Leland Yee (D-San Francisco), California's Speaker pro tem, has introduced a bill into the California legislature that would prohibit children under 17 from purchasing videogames that depict serious injury to human beings. Assembly Bill 450 would make a warning sticker on such titles mandatory; stores violating either the sticker requirement or the ID check would be fined $1,000 per infraction.
"When you push a computer button, you are pulling the trigger," Yee said, explaining the need for such strict labels on the games industry as opposed to movies or TV. "Children are developing the skills to stalk, maim and shoot people." Yee, who sponsored the similar but failed AB1792 bill in 2004, as well as the significantly watered-down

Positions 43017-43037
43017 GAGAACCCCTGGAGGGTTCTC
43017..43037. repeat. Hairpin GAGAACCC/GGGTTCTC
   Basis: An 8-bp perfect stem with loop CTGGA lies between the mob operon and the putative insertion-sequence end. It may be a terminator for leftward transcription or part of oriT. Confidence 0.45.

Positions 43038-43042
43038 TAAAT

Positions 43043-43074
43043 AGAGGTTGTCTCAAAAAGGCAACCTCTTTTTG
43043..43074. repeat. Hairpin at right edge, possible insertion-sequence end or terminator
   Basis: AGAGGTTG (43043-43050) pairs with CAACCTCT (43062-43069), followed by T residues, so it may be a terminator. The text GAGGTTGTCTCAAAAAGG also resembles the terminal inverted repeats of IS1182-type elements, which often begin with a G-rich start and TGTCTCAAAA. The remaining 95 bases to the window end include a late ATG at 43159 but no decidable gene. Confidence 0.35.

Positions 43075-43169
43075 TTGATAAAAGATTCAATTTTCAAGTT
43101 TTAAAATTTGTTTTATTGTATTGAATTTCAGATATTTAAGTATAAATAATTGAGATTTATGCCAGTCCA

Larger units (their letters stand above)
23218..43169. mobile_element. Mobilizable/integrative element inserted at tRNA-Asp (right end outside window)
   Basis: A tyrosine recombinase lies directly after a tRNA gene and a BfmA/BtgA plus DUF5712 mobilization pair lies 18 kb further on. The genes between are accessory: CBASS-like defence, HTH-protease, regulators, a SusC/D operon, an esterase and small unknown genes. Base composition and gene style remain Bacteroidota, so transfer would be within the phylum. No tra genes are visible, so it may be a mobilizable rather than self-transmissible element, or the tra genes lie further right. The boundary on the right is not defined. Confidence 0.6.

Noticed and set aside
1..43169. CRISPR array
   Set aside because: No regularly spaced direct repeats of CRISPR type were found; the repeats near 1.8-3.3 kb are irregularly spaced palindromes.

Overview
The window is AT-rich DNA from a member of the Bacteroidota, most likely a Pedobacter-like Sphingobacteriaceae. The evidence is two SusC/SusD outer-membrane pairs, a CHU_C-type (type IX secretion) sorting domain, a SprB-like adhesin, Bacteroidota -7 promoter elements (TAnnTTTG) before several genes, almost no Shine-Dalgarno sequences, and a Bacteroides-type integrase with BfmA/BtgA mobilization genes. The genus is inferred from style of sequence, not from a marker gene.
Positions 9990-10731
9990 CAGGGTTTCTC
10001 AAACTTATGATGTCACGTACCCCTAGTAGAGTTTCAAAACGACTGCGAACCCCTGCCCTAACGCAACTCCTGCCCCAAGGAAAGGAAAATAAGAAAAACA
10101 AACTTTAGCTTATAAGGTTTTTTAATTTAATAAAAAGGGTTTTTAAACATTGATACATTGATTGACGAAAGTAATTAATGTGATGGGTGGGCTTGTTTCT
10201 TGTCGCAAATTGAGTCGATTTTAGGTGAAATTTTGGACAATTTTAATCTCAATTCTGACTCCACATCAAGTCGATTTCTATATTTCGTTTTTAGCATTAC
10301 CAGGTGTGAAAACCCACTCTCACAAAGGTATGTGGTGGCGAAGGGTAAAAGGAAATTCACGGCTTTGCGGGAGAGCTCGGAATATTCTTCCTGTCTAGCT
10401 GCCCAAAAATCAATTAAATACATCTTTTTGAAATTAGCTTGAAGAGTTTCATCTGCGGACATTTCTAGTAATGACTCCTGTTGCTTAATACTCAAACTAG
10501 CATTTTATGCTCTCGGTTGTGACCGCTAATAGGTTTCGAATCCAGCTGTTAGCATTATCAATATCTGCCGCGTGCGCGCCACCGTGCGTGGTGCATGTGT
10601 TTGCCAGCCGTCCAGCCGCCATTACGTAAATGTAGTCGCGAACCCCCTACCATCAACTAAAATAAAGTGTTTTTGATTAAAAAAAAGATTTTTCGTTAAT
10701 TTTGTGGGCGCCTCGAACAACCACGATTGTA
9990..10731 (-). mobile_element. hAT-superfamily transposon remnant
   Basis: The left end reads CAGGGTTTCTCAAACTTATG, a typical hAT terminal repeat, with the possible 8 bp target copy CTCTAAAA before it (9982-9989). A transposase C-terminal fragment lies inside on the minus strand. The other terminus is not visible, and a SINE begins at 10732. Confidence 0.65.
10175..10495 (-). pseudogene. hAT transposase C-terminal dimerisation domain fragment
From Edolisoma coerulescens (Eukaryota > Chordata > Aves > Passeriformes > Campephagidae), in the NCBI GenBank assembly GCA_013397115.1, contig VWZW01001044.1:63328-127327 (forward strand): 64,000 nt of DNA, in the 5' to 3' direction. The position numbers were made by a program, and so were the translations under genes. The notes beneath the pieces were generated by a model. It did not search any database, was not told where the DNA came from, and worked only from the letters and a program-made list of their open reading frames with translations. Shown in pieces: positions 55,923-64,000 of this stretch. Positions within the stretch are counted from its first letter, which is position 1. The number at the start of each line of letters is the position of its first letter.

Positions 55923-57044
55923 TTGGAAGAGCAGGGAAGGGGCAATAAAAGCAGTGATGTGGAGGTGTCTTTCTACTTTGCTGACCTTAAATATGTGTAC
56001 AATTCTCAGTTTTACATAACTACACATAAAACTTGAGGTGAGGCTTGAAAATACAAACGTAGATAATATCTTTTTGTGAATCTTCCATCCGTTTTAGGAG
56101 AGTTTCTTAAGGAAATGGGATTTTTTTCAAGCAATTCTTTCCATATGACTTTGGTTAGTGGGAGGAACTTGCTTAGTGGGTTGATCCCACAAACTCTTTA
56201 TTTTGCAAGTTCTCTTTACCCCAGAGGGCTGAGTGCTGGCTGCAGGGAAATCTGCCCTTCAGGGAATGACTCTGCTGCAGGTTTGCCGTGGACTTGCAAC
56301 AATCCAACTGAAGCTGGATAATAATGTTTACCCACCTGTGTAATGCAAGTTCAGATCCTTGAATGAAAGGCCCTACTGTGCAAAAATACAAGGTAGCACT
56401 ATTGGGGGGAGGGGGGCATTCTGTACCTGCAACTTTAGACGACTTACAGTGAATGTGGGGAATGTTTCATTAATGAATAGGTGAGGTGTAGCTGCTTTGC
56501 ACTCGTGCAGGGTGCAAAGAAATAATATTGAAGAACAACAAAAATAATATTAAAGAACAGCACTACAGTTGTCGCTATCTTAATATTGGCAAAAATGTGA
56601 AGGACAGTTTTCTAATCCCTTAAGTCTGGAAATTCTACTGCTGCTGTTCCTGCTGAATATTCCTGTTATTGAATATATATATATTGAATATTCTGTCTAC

and eventually passed AB1793, noted that he expected more support for AB450 because "last year there was no consequence."
Yee plans to try and get the new bill passed, despite protests from the gaming industry, for which Entertainment Software Association and Interactive Entertainment Merchants Association already have voluntary rating and ID-checking systems in place for the production and retail sides of the business. Yee's plan would be over and above the current ESRB rating system, which Yee dismisses as being too soft in terms of grading.